Figure 6: a) Asynchronous and b) synchronous Inductor-based Switching Regulators
Asynchronous SRs have the main advantage to be simple but fail to have good efficiency since the diode dissipates quite a lot of power. On the other hand, to obtain good efficiency with the synchronous SR, both switches must not conduct at the same time. To do so, non-overlapping circuitries has to be implemented.
Indeed, during the non-overlap period, both switches are HiZ and the current flowing into the inductor builds a potential between both switches (VX on figure 6b) that will activate the body diodes of the switches and inject current directly into the substrate. This will obviously create substrate noise but may even increase latch-up occurrence probability if the SR layout is not extremely robust. Obviously, larger is the current ripple, higher is the instantaneous noise injected into the substrate, potentially causing a quite noisy ground. In addition, it is especially very difficult to simulate or evaluate the impact of such noise across the entire bulk and system.
The only way to eliminates such problematic, and potentially dangerous situation, is to add an external low Vth Schottky diode on Vx. This diode will be activated before switches body diodes and will eliminate the substrate current injection. It will however add up to the BOM which is already the most important disadvantage of the inductor-based SRs.
On the other hand, the noise injected in the substrate by inductorless SRs comes exclusively from parasitic capacitance coupling. Therefore, an inductorless SR do not generate more substrate noise then any digital circuit of the same size clocked at the same frequency. On a substrate noise perspective, it is then not more hazardous to integrate an inductorless SR then to integrate a CMOS logic bloc.
Figure 7: Synchronous Switching Regulators behaviour Noise Spread from Duty-Cycle harmonics
Inductor-based SRs are regulated with a PMW loop. This means that the output voltage ripple duty-cycle varies with operation conditions. Then, the harmonics distribution (figure 5) is not well defined and changes with VIN, VOUT, and IR. Inductorless SRs are not controlled with PWM but with linear regulation and then always keep a stable duty-cycle of 50% at its output.
Noise from EMI
Another inconvenient of using inductor-based SR is the potential Electro-Magnetic Interference (EMI) that may occur with other part of the system. Having a switched inductor on a PCB board is basically having and antenna emitting electromagnetic waves in the frequency spectrum of the figure 5. Sensitive RF or analog circuits performances may be altered by such electromagnetic phenomenon extremely difficult to predict or simulate.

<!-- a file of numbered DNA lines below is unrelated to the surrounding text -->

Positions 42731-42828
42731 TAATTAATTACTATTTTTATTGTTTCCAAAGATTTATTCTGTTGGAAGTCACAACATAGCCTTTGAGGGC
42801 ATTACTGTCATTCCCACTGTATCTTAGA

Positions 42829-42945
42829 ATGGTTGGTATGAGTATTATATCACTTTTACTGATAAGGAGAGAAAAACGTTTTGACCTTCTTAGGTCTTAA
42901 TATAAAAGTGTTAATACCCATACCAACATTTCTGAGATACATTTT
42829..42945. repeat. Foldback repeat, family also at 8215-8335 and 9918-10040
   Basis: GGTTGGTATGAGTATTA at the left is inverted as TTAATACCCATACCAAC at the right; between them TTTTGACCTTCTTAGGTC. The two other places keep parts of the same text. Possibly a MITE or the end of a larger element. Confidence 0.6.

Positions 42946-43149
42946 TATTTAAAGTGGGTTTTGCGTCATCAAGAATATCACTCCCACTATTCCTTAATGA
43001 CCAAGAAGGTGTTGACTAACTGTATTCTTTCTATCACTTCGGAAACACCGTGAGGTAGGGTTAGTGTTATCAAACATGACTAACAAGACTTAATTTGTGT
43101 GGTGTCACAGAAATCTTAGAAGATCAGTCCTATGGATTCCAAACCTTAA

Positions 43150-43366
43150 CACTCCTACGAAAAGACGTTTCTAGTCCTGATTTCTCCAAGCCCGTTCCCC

The SR may even be a victim of another electromagnetic source that can couple noise on VOUT through the inductor. This is another kind of noise source very hard to predict or simulate.
These types of EMI problems may be avoided by using shielded inductors that will unfortunately increase the BOM again, shielded inductors being more expensive than unshielded ones.
As depicted on figure 7, the potential on VX node can reach either VIN+Vth or -Vth. This may cause high voltage exposition that can translate into long-term reliability problem. This is even worse when the SR is supplied from a voltage higher then what the process technology is specified for (e.g. 4.2V Li-Ion battery). Such ‘extra’ voltages are not present in inductorless SR and yield to better high voltage reliability or simply make it easier to protect.
The following table summarizes the overall pros and cons of both inductor-based and inductorless integrated SRs used within the constraints of low power and high integration portable electronic systems.
Overall, we thus believe that inductorless switching regulators offer a cost-effective and performing alternative to traditional inductor-based switching regulators for integration within SoC designed for consumer portable electronic devices.
| ||Inductor-based Integrated SR ||Inductorless Integrated SR |
|Implemention Cost |
|BOM ||Bulky and costly inductor + compensation components ||External components 10 time smaller and cheaper. |
May require less external components for low power applications.
|Pin Count ||4 to 6 ||3 to 7 |
|Peak Efficiency ||85% with low cost inductor |
95% with high-quality inductor
|Efficiency over IOUT ||Maximum efficiency maintained over 90% of output current range. ||Maximum efficiency maintained over 99% of output current range. |
|Average Efficiency |
Over VIN, VOUT
|80% to 85% with standard L |
85% to 92% with High-Quality L
|Silicon Area ||Comparable |
|Efficiency Over Load |
|Poor in PWM |
Good in PFM with serious regulation performance and noise degradation
|Very good |
|Output Noise ||Switching ripple + LC tank noise in the audio band ||Only switching ripple |
|Substrate Noise ||Capacitive noise coupling due to power transistors switching |
Direct current injected into the substrate unless a Schottky diode is used.
|Capacitive noise coupling due to power transistors switching |
No more noisy then digital circuits
|Noise Spread ||PWM and PFM spreads noise on the frequency spectrum ||Fix frequency ripple outside of the audio band |
|EMI ||Inductor is a good antenna unless shielded ||Lower electro-magnetic emission |
|Reliability ||Peak voltage induced by the inductance effect ||Clean output voltage ripple without peaking |
Table 1: Summary of trade-offs between inductor-based and inductorless integrated switching regulators
1 Other solutions derived from those two categories have also been developed (super-diode techniques, DCM, BLM, etc.) but are quite complex and limited when used at switching frequencies fSW as high as few Mega-Hertz (limited conversion ratios, unpredictable fSW, etc.).